I'd like to blog a little about politics; granted, not my strong suit. I notice that, when I do this, I get no comments or discussion, which leads me to believe my little bear brain doesn't say much worth commenting on or discussing, but I want to get these thoughts out of my head.
I have been taking a blog break of sorts. I spent a little time lesson planning. I spent a little time house cleaning. I spent a little time grumbling about the election results. I mean, when you have people who have this to say about their decision-making process: (actual Facebook post) "My favorite thing about President Obama is not his politics, or foreign policy, or domestic policy, it's the fact that he's cool. He plays with his dog and he doesn't take himself too seriously. Please don't start hate message about him in my comments. I will delete them," well, there is no more hope. (And didn't he run the first time on Hope and Change?) So I moped and whined for about 5 minutes.
Then I remembered, this is what the Founders expected. They knew that, as soon as people realized they could vote themselves public money, it was all over. And it is. So we soldier on, make the best of things, and spend our time on our job, which, according to this writer, is "...not to save the nation.... Our job, now is to save each other; to help spiritually strengthen each other for all that is yet to come." THIS is the time to which all of American history has been moving. Our exceptionalism and our uniqueness will be all the more exceptional and unique in our implementation of it as our country moves in another direction. Americans have always been best at supporting the underdog, the rebel, and in shoring up those who are falling. This time it looks like it will be us.
It is encouraging to see that one party still has control of the House, even though the other has control of the Senate. Those checks and balances are important. Statistically, second-term Presidents have very little effect on things. Now, I realize, things are different, this time around. We have a society which wants to be spoonfed, wants to be coddled, wants everything to be "fair," (whatever that means) doesn't want to have to think or work or be challenged in any way. Initially, they'll get it. All will be easy-peasy and hunky-dory. Then, slowly, things will get difficult. Money will be in short supply, then luxuries, then commodities. (That means "food," for those of you who were spoonfed in high school. Please pardon the unintentional pun.) People will not realize how much this decision will hurt them until, well, it hurts them. But, as I pointed out above, there is a bit of light for which we can be thankful. And there still exists bold Americans who remember their roots and hold to their principles, who will be willing to refresh tired minds in the years to come.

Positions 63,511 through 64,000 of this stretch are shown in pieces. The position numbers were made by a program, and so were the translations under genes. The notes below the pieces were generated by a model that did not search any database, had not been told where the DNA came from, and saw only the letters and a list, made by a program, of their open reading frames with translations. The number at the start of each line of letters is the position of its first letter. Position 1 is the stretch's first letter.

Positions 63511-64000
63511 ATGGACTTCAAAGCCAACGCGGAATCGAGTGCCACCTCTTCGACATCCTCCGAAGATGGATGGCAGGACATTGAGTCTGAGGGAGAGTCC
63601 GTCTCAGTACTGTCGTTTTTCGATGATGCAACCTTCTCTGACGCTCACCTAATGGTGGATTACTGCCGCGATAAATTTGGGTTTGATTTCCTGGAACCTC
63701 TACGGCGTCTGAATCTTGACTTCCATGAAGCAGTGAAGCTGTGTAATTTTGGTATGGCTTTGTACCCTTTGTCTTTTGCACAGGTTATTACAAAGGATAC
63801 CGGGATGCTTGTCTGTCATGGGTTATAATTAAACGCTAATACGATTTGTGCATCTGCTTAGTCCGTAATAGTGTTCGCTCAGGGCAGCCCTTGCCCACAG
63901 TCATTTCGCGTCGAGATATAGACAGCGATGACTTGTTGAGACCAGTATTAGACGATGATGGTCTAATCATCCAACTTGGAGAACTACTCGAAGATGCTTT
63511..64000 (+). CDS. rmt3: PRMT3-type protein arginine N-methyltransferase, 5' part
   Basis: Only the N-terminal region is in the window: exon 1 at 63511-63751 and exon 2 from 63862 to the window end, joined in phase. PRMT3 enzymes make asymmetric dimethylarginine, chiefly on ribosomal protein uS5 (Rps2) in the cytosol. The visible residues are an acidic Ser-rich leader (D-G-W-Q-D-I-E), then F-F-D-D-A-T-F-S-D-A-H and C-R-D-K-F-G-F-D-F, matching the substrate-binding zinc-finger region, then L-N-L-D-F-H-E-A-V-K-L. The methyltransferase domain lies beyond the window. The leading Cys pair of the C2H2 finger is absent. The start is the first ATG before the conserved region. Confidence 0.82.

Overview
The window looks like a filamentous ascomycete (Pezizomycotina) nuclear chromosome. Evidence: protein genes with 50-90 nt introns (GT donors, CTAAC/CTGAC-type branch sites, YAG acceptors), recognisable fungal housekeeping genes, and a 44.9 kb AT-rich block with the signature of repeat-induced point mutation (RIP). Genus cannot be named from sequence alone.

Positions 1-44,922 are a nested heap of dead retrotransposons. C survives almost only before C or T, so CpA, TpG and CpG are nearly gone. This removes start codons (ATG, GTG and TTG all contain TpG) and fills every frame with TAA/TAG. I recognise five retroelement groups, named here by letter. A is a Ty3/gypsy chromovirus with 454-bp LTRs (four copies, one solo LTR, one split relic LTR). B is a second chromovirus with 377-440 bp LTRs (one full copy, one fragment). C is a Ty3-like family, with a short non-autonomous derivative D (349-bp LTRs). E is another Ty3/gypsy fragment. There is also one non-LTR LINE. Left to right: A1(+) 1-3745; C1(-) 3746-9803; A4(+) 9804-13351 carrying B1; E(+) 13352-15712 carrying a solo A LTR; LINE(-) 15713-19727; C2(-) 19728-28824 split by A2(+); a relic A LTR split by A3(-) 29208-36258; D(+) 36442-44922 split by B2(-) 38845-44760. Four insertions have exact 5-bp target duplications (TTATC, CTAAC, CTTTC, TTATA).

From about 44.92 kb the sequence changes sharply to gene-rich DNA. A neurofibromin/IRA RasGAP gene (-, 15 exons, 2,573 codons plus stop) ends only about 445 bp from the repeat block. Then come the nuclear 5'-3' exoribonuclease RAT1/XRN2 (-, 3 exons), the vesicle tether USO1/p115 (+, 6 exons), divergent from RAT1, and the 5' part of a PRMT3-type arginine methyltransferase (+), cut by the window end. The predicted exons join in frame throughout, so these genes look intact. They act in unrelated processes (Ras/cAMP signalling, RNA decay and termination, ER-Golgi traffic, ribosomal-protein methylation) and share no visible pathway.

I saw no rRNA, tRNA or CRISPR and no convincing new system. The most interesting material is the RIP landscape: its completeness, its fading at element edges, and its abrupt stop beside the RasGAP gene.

I can't help but believe that, although our style of government and foreign policies will change, underneath we will still be the tough cookies who were thrown out of every decent country in the world. They regretted having done so, and have made a point of coming on over here to remake us in their image. I wonder what they will do when there is no free alternative to move to when the going gets tough in their part of the world?
Since I was about 8, and my great-aunt gifted me with a deaccessioned school copy, copyright 1905, of The Tales of King Arthur and His Knights, I have been fascinated with the stories. As I grew older, and did some studying, I learned that King Arthur existed (or not, depending on the historian) in that shadow time between the Roman Empire and the British one. A time when Rome was falling, relying on bread and circuses to keep order, and barbarians were swarming into every corner of her once proud holdings. Arthur, if he existed, was one of those who held onto the law and order of Rome, and tried to keep it for his people. If he didn't exist, the tales are told in honor of those countless thousands who did the same for their children, telling stories into the night of civilization, about love and honor and duty to the country of which they were proud. If we can't have a leader who, like Arthur, is willing to stand against the tide of entitlement and handouts, then I hope to be one of the faceless ones who continue to tell our children and grandchildren and, God willing, great-grandchildren of the exceptional greatness that was once America.